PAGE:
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Yucca baccata var. baccata

Yucca baccata var. baccata, (*)

Classification System: APG IV

Superregnum: Eukaryota
Regnum: Plantae
Cladus: Angiosperms
Cladus: Monocots
Ordo: Asparagales

Familia: Asparagaceae
Subfamilia: Agavoideae
Genus: Yucca
Sectio: Y. sect. Yucca
Serie: Y. ser. Baccatae
Species: Yucca baccata
Varietas: Y. b. var. baccata – Y. b. var. brevifolia

Name

Yucca baccata Torr. in W.H.Emory, 1859.
Synonyms

Homotypic

Yucca baccata f. genuina Engelm., Trans. Acad. Sci. St. Louis 3: 44. 1873, nom. inval.
Sarcoyucca baccata (Torr.) Linding., Beih. Bot. Centralbl. 50(1): 446. 1933.

References

Torrey, H.B. in Emory, W.H., 1859. Rep. U.S. Mex. Bound. 2(1): 221.
Govaerts, R. & al. 2006. World Checklist of selected plant families. The Board of Trustees of the Royal Botanic Gardens. 2010 Jan 07[1]

The International Plant Names Index (2009). Published on the Internet. 2010 Jan 07 [2].

Vernacular names
English: banana yucca, wild date
magyar: Bogyós pálmaliliom, bogyós jukka

Yucca baccata (datil yucca or banana yucca, also known as Spanish bayonet and broadleaf yucca)[4][5] is a common species of yucca native to the deserts of the southwestern United States and northwestern Mexico, from southeastern California north to Utah, east to western Texas and south to Sonora and Chihuahua. It is also reported in the wild in Colombia.[6]

The species gets its common name "banana yucca" from its banana-shaped fruit. The specific epithet baccata means 'with berries'. Banana yucca is closely related to the Yucca schidigera, the Mojave yucca, with which it is interspersed where their ranges overlap; hybrids between them occur.

Description

Yucca baccata is recognized by having leaves 50–76 cm (20–30 in) long[4] with a blue-green color, and short or nonexistent trunks. It flowers in the spring, starting in April to July depending on locality (altitude), and the flowers range from 5 to 13 cm long, white to cream with purple shades. The flower stalk is not especially tall, typically 1–1.5 meters. The seeds are rough, black, wingless, 3–8 mm long and wide, 1–2 mm thick; they ripen in 6–8 weeks. The indehiscent fleshy fruit is 8–18 cm long and 6 cm across, cylindrical, and tastes similar to sweet potato.[7]

It is a larval host to the ursine giant skipper, yucca giant skipper, and various yucca moths (Proxodus sp.).[8] After feeding, the skippers pupate in the yucca's roots.[8]
Subspecies

Yucca baccata has been divided into three subspecies:

Yucca baccata subsp. baccata—Datil Yucca, Banana Yucca
Yucca baccata subsp. thornberi (McKelvey) Hochstätter—Thornber's Yucca
Yucca baccata subsp. vespertina (McKelvey) Hochstätter—Mohave Datil Yucca

Distribution

The plant is known from the Great Basin, the Mojave, Sonoran, and Chihuahuan Deserts, plus the Arizona/New Mexico Mountains ecoregion and lower, southern parts of the Rocky Mountains. It occurs primarily in the states of Utah, California, Nevada, Arizona, Colorado, New Mexico, and Texas in the United States, and the state of Chihuahua in Mexico. It can be found in several habitat types including Pinyon-Juniper, desert grassland, Creosote bush scrub, Sagebrush, and Ponderosa pine colonies at elevations generally between 1,500 and 2,500 meters.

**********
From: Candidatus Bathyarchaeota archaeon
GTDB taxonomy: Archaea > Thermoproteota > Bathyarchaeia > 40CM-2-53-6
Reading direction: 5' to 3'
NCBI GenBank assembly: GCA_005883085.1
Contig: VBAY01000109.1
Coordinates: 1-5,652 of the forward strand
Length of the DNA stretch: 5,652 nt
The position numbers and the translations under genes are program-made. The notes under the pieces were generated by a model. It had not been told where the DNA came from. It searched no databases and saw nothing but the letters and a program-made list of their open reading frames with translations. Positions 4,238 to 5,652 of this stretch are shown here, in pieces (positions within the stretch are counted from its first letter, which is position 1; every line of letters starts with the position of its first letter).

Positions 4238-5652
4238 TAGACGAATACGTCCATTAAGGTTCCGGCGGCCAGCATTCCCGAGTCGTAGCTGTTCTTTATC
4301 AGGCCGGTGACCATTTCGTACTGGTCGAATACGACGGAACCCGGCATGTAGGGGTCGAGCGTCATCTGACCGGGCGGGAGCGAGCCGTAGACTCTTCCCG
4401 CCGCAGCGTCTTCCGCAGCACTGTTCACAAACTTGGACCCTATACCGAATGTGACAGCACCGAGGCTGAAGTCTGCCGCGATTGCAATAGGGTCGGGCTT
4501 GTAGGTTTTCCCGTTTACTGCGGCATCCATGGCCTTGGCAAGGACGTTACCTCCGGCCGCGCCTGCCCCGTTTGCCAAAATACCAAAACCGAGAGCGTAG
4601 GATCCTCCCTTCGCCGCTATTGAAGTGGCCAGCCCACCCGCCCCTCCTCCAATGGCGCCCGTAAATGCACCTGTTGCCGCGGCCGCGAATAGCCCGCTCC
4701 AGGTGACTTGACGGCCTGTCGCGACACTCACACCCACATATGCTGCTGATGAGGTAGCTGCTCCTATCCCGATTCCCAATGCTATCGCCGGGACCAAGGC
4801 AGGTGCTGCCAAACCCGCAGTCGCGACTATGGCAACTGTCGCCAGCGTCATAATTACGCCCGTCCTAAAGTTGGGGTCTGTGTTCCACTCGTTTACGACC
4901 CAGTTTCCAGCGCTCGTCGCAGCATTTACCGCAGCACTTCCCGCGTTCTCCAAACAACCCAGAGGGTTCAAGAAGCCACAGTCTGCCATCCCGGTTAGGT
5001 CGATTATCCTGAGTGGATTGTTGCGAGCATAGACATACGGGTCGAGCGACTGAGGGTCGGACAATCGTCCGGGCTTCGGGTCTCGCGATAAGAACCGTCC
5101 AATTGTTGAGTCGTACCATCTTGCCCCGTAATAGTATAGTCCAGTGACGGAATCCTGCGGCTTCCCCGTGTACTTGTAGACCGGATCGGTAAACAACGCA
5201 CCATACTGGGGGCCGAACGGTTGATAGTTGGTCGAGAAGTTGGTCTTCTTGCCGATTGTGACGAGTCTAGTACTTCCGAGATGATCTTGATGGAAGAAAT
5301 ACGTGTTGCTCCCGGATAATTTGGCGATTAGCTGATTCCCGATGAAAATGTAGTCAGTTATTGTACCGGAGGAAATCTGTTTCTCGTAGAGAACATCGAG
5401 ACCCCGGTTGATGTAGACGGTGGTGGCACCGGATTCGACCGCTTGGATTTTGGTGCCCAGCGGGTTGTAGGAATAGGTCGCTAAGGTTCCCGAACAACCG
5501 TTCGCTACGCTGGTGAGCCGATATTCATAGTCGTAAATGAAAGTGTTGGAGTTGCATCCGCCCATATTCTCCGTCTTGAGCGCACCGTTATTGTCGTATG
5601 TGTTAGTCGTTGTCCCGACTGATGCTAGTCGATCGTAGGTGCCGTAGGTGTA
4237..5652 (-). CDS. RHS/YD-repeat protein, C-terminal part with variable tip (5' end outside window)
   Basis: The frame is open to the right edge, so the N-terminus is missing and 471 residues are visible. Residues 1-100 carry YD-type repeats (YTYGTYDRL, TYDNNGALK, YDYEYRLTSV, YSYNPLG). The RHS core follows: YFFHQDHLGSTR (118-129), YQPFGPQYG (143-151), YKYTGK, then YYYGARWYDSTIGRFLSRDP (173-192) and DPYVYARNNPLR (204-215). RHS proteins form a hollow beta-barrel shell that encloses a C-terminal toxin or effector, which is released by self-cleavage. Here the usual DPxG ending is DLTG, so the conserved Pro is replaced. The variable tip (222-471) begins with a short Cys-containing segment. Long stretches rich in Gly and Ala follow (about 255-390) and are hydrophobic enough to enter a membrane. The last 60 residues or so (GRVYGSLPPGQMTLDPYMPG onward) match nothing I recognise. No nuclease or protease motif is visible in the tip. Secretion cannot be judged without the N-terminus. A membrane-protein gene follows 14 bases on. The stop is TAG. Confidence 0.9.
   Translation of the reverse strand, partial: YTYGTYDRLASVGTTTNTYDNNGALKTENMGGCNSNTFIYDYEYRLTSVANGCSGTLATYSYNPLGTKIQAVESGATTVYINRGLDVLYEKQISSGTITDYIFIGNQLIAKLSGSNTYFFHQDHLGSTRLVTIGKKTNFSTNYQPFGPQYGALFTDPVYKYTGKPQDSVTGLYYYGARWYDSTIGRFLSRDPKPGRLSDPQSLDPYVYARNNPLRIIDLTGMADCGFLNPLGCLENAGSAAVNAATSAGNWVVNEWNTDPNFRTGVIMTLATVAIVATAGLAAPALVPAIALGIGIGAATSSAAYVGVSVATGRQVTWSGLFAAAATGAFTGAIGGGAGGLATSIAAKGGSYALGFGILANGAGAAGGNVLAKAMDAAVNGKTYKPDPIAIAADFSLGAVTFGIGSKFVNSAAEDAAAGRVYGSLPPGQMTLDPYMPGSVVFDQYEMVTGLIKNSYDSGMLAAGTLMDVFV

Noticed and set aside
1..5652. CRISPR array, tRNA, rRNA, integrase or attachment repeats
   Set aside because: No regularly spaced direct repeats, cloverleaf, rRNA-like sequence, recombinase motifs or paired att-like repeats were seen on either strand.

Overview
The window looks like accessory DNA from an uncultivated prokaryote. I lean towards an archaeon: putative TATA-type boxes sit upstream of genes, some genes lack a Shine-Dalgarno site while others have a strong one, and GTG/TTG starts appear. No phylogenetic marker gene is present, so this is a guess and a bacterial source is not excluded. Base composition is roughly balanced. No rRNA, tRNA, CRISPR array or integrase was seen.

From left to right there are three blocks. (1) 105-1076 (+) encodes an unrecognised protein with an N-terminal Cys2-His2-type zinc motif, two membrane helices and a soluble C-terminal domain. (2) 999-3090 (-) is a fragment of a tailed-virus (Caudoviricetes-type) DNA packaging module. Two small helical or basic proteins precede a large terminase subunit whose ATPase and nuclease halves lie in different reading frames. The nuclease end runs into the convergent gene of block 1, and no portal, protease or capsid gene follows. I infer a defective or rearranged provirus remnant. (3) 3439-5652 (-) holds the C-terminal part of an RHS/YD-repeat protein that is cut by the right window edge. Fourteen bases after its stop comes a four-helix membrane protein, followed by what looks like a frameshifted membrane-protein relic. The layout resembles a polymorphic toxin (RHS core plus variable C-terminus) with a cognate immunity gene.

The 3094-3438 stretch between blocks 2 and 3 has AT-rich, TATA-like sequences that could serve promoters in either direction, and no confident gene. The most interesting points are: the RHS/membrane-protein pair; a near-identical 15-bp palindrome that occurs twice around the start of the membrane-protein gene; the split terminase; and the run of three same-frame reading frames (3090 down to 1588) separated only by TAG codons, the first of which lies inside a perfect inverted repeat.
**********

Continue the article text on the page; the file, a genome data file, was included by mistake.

It is associated with Yucca schidigera, Yucca brevifolia, Yucca arizonica, Yucca faxoniana, Agave utahensis, and other Agave species. It can be found among Sclerocactus, Pediocactus, Navajoa, and Toumeya species.

Yucca baccata occurs in a large area of the North American deserts and exhibits much variation across its range. Yucca baccata specimens from the higher, mountainous regions of the Rocky Mountains is winterhardy and tolerates extreme conditions.
Uses

The Paiutes dried the fruits for use during the winter. It is still a popular food amongst Mexican Indians.[7]

The young flower stalks can be cooked and eaten, with the tough outer rind discarded. The fruit can be eaten raw or cooked.[4]

Ancestral Puebloan peoples used the fibers derived from the leaves to create sandals and cordage, and the root was used as soap, although with less frequency than that of Yucca elata.[9]
References

Hodgson, W.; Salywon, A.; Puente, R. (2020). "Yucca baccata". IUCN Red List of Threatened Species. 2020. Retrieved 27 March 2021.
Rep. U.S. Mex. Bound., Bot [Emory] 221. 1859 "Plant Name Details for Yucca baccata". IPNI. Retrieved November 29, 2009.
The Plant List
Elias, Thomas S.; Dykeman, Peter A. (2009) [1982]. Edible Wild Plants: A North American Field Guide to Over 200 Natural Foods. New York: Sterling. p. 134. ISBN 978-1-4027-6715-9. OCLC 244766414.
"Broadleaf Yucca | Colorado's Wildflowers". 2016-06-22. Retrieved 2021-07-07.
Kew World Checklist of Selected Plant Families
Whitney, Stephen (1985). Western Forests (The Audubon Society Nature Guides). New York: Knopf. p. 438. ISBN 0-394-73127-1.
The Xerces Society (2016), Gardening for Butterflies: How You Can Attract and Protect Beautiful, Beneficial Insects, Timber Press.

(Organization), Archaeology Southwest (1999). Archaeology Southwest magazine : a quarterly publication of Archaeology Southwest. Archaeology Southwest. OCLC 803078100.

Further reading

Fritz Hochstätter (Hrsg.): Yucca (Agavaceae). Band 1 Dehiscent-fruited species in the Southwest and Midwest of the USA, Canada and Baja California , Selbst Verlag, 2000. ISBN 3-00-005946-6
Fritz Hochstätter (Hrsg.): Yucca (Agavaceae). Band 2 Indehiscent-fruited species in the Southwest, Midwest and East of the USA, Selbst Verlag. 2002. ISBN 3-00-009008-8
Fritz Hochstätter (Hrsg.): Yucca (Agavaceae). Band 3 Mexico , Selbst Verlag, 2004. ISBN 3-00-013124-8
Common names of yucca species
Die Gattung Yucca Fritz Hochstätter
Yucca I [1] Verbreitungskarte I Fritz Hochstätter
Flora of North America: Yucca baccata RangeMap
Jepson Flora Project: Yucca baccata

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